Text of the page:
It’s a challenge to bowl to Laxman: Bruce Yardley

By Qaiser Mohammad Ali, IANS

New Delhi : Former Australia off-spinner Bruce Yardley says V.V.S. Laxman would have been a “difficult player” to bowl to because of his “brilliant” wristy batting, but feels Gundappa Viswanath was the best Indian batsman of spin he has bowled to.

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“I enjoyed Laxman’s play here because he is so brilliant with his hands as well. He can actually punch the ball against the spin; his timing is so good and plays through the onside so well,” Yardley, here as a television commentator, told IANS in an interview.

Yardley, one of the most dedicated and enthusiastic Australian players of 1980s and winner of the International Cricketer Award of 1981-82 Australian season, was talking about Laxman’s unbeaten 72 in the first innings against Pakistan in the first Test at the Ferozeshah Kotla ground.

“So, for me, Laxman would have been a difficult player to bowl to,” Yardley said of the right-hander who has modelled his batting and even hit gait on his fellow Hyderabadi and former India captain Mohammed Azharuddin.

Yardley himself found all top Indian batsmen difficult to handle in the 1970s and early 1980s.

“They were all difficult to dislodge. But I remember bowling to Vishy [Viswanath] in Bangalore in 1979. He lunged forward to two deliveries from me and I thought ‘yes, I’ve got him’ – coming forward, bat-pad chance here,” he said during the fourth day of the India-Pakistan match here.

“And in just a fraction of a moment he transferred his weight to the back foot, changed the length of the ball and cut me past point for four. What I was thinking was that it was against the spin. This is how clever these guys were – very, very quick on their feet and brilliant with their hands.”

Viswanath smashed an unbeaten 161 off 297 balls, including 11 boundaries and one six, in the first innings.

Yardley vividly remembers bowling against a strong batting line-up on the tour of India in 1979 and later in Australia in 1980-81.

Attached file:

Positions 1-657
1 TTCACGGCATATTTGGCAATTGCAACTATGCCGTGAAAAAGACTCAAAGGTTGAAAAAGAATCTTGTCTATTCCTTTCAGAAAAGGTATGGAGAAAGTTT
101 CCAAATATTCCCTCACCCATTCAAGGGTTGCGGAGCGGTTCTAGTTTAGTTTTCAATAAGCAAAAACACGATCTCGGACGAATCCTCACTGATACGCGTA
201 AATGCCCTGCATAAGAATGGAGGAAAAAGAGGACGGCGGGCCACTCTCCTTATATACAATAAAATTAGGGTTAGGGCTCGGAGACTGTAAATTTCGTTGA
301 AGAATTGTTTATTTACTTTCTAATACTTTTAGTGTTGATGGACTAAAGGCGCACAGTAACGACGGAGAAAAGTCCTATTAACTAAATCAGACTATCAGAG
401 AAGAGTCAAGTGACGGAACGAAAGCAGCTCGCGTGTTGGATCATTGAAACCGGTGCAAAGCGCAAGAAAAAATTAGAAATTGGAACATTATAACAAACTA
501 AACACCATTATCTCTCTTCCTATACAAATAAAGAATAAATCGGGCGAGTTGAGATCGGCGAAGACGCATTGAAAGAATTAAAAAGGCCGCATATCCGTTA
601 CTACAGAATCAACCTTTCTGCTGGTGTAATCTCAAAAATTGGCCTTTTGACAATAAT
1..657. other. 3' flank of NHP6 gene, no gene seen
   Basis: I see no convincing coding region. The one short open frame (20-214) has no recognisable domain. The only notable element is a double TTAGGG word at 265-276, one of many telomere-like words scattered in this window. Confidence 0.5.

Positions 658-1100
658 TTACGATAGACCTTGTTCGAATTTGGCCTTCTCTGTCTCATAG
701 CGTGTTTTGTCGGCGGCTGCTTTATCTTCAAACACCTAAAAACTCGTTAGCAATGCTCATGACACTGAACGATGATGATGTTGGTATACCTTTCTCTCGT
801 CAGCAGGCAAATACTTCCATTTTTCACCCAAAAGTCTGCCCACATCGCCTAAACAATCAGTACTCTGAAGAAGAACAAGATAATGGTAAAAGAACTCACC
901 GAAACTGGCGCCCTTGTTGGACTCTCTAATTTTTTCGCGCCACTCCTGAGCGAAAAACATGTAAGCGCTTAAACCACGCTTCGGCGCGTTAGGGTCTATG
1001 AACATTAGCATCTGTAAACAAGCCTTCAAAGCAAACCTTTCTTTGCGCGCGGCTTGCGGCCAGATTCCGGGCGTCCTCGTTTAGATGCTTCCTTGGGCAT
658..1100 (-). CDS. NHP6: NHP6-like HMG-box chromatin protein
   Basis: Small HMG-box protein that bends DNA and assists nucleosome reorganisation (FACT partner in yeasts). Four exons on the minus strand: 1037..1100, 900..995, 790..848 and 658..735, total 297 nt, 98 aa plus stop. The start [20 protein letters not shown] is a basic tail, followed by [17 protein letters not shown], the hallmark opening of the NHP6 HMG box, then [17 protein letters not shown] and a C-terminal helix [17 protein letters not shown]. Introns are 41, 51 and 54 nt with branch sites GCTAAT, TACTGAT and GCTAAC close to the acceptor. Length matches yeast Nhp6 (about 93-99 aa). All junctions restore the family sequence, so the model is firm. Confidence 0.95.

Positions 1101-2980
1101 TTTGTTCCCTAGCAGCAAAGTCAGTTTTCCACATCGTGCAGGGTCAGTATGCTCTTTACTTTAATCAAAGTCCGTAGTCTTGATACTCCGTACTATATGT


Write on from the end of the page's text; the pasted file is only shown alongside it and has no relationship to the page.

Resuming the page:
“It was a joy, an absolute joy, because they were great players of spin and every player enjoys a challenge. And the line-up was awesome, back in the late 1970s when I played my first Test against India in Adelaide, and in 1979 came to India and the line-up was again awesome,” he said.

“There was Chetan Chauhan, Sunil Gavaskar, Dilip Vengsarkar, Viswanath – even little guys like Syed Kirmani were great players of spin. Kapil Dev was a great all-rounder and had the ability to hit you out of the ground whenever he felt like,” he conceded.

Yardley, who also worked in a liquor company and as a curator to keep in touch with cricket, said it was a challenge to bowl to them.

“It was a great challenge. I believe that when you are bowling to such greats you can’t afford to sit back and hope that someone gets out; you have to attack them otherwise they would murder you,” he said.

Yardley traced the Indians’ ability to play spinners well to the makeup of their home pitches.

“It was a greater challenge bowling to the Indians because they grew up on these [spinning] pitches and when they get to Australia it’s even easier for them because it doesn’t turn quite as much [but offers more bounce],” he said.

“The thing that helped me a lot against the visiting teams to Australia… good players of spin… was the extra bounce that they don’t get here in India. I enjoyed bowling at the Western Australia Cricket Association (WACA) ground [Perth] even though the pitch was generally made for fast bowlers. But I got extra bounce and turn, that helped me a lot.”

Yardley, who was also the Sri Lankan team coach in 1997, said apart from the Indians, players from other countries offered more chances to get them out.

“And having bowled some of the West Indian batsmen like Clive Lloyd, Vivian Richards and Desmond Haynes … they gave you more of a chance to get them out because they hit through the ball a lot, a lot more harder and they tried to attack you and it was easier to get them out.”